The turning point in Waddesdon's fortunes arrived when Baron Ferdinand de Rothschild purchased the large manorial estate, and proceeded to construct his country mansion on Lodge Hill in 1874. During the next 25 years many changes were wrought in Waddesdon, the village itself was practically rebuilt, half of it removed a few hundred yards nearer to Aylesbury. Employment prospects improved as dozens of jobs became available in the house, and on the gardens and farms of the estate. Social life in every form of physical recreation and enlightenment was encouraged and assisted. Instead of being the place to avoid, Waddesdon became acceptable at all levels. The Baron entertained politicians, artists and royalty; the Prince of Wales was a regular visitor, even Queen Victoria came to see what the Baron had achieved - and made much of the novelty of electric lights!

Some of the older villagers can recall Waddesdon before the First World War when the village was pre-eminent in the area for every aspect of life. The Parish Church and three Non-Conformist Chapels thrived, two brass bands and a Philharmonic Society were admired by all, and the football and cricket teams reigned supreme. More than 60 part or full-time businesses ensured the self-sufficiency of the community. Services available included several bakers and provisioned, a photographer, a rat-catcher, a gas works, builders and numerous 'front room' shops selling a wide range of small items; cottons, threads, sweets, etc. Few villagers had need to stray farther than the parish boundaries.

This seemingly idyllic and rather unusual village still found an enthusiasm for some of the old traditions including the annual Feast Day in October, and the seven yearly perambulation of the parish boundary. Sadly the Feast Day has faded away, but Beating the Bounds of the combined parishes of Waddesdon, Westcott and Wrodham is very enthusiastically carried out. Taking two days to cover the course, the 'Bounders' still follow the tradition at Rogationtide of marking the boundary and spanking young boys over the marks 'to impress the place upon them'.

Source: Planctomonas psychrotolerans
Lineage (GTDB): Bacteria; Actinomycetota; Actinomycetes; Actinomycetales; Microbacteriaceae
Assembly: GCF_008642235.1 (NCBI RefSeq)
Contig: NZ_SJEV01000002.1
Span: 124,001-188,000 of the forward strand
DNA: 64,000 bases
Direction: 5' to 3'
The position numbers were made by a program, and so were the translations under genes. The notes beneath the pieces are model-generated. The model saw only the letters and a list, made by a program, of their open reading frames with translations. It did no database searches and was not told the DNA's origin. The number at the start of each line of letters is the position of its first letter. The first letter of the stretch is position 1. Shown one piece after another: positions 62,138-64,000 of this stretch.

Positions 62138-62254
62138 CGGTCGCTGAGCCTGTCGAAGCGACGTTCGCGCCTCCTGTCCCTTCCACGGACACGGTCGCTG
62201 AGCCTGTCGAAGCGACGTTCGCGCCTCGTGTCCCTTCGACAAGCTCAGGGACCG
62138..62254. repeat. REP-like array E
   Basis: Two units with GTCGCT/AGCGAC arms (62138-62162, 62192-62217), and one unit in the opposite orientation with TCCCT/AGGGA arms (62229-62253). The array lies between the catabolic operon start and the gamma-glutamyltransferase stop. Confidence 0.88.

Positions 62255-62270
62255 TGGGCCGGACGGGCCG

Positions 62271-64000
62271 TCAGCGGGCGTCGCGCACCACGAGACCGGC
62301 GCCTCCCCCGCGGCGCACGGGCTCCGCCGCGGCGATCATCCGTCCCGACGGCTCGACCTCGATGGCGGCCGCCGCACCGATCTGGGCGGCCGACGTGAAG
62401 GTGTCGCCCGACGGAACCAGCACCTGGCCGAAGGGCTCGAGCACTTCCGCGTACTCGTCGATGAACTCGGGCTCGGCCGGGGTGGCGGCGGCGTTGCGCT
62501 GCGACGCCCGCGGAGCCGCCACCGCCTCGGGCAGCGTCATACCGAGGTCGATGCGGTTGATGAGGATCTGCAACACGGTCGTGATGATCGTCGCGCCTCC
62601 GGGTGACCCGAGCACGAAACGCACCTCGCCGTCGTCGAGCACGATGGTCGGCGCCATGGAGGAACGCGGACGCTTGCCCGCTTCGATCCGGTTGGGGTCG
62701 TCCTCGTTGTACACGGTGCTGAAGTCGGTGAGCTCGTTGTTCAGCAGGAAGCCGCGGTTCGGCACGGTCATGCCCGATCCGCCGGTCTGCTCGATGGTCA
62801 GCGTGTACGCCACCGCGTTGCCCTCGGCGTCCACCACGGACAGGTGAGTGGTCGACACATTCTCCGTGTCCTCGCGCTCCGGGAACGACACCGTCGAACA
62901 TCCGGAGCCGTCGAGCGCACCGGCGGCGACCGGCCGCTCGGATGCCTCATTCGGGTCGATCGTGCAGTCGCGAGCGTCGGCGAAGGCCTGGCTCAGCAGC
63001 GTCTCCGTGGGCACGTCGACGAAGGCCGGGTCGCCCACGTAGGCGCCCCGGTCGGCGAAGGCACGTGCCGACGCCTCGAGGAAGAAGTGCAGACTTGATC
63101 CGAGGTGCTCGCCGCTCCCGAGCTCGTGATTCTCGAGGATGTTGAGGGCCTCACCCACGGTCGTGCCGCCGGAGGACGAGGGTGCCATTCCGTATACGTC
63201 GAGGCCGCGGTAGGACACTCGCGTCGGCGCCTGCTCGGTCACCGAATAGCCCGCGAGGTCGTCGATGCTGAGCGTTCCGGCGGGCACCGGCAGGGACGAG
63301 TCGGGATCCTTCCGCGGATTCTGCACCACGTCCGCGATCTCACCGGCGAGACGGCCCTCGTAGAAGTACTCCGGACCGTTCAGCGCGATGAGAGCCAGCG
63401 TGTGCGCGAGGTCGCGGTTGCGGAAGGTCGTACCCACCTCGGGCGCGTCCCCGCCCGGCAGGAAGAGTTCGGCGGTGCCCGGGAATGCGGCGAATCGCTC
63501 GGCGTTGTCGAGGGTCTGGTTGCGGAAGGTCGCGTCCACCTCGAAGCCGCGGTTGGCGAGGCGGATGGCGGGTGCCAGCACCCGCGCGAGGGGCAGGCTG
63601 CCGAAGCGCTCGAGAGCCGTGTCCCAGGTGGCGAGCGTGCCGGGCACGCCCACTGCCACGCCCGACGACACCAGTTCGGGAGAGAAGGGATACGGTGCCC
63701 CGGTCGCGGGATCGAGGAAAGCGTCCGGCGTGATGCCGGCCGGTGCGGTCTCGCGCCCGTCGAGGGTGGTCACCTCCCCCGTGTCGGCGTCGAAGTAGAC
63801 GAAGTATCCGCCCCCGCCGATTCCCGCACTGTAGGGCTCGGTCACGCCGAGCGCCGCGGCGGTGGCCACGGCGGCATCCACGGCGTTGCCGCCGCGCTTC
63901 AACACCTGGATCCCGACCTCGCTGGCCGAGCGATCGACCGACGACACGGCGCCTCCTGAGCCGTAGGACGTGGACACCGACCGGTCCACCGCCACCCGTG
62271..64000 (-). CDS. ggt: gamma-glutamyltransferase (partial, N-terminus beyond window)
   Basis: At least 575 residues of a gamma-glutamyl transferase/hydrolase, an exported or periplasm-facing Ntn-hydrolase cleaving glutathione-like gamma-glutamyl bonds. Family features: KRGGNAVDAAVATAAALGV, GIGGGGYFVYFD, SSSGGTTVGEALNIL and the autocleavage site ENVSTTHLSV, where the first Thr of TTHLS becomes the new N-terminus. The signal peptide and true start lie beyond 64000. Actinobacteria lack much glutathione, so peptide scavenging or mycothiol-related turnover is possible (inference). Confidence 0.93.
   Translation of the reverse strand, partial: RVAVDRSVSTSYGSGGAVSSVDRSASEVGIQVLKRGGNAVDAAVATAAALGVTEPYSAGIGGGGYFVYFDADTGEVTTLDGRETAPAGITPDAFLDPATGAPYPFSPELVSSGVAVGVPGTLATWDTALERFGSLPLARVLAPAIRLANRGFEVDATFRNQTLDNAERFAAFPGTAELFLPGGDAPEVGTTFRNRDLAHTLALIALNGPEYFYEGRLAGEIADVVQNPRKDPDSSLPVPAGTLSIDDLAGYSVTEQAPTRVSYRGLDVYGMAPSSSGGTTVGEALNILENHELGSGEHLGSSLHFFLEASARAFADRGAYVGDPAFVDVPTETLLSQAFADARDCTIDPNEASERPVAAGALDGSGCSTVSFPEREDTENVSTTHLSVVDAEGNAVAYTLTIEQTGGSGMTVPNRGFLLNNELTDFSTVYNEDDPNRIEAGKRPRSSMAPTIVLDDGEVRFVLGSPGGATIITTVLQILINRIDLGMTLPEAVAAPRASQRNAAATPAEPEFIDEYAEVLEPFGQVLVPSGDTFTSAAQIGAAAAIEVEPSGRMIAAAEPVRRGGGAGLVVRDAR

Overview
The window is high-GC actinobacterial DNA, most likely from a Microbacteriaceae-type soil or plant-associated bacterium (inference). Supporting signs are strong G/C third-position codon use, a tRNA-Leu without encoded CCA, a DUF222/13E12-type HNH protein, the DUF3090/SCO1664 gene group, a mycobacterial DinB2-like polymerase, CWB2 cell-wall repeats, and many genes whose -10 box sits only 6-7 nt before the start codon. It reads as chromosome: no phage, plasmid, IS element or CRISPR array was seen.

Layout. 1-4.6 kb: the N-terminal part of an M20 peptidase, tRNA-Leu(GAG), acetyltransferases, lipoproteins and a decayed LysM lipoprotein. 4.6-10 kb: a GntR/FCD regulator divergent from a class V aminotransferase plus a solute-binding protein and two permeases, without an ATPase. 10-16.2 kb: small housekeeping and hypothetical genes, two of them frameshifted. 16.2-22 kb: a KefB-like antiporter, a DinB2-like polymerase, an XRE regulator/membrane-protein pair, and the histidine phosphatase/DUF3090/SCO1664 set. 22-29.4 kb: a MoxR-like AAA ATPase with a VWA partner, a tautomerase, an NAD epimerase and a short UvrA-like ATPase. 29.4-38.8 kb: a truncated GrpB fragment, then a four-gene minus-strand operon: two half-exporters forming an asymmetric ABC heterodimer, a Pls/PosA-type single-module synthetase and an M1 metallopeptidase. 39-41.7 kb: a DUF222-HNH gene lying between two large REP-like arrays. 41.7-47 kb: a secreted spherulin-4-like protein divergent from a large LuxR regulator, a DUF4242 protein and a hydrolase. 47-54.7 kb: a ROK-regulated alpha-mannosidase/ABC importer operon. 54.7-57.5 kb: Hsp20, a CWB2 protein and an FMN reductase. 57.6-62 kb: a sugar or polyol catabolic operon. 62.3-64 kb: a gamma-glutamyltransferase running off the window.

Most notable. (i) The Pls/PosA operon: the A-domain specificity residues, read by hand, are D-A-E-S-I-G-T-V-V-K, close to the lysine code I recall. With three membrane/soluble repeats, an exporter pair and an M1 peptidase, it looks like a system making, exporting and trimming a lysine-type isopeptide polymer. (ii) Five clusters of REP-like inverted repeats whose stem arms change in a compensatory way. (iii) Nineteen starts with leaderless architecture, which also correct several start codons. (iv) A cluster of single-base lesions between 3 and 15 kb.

After the Second World War several council housing estates were built, but unlike most neighbouring villages Waddesdon has not experienced large private housing developments. The majority of the land still belongs to the manor and the church as it has since the enclosures. The population has remained around 2000 as in 1900, and the broad structure of the village has not altered significantly. However it is the role of the village which has changed, along with the lifestyles of the inhabitants.

In 1957 Waddesdon Manor, its art treasures and the wooded slopes of Lodge Hill, was bequeathed to the National Trust by James de Rothschild. The property is visited by many thousands each year, some of whom take the opportunity to stop for a while in Waddesdon's fine High Street. There they may savour a litre of what makes the village somewhat special for the people of Waddesdon.

Article written by members of the Buckinghamshire Federation of Women's Institutes for the publication "The Buckinghamshire Village Book" (1987) and reproduced here with their permission


Description of Waddesdon Parish, J. J. Sheahan, 1861

This parish, including several hamlets, extends over an area of 6,010 acres. Populations 1,743; rateable value of Waddesdon township, £7,313. The soil is a stiff clay, with various loams, and strata of limestone. There are about 100 acres of woodland.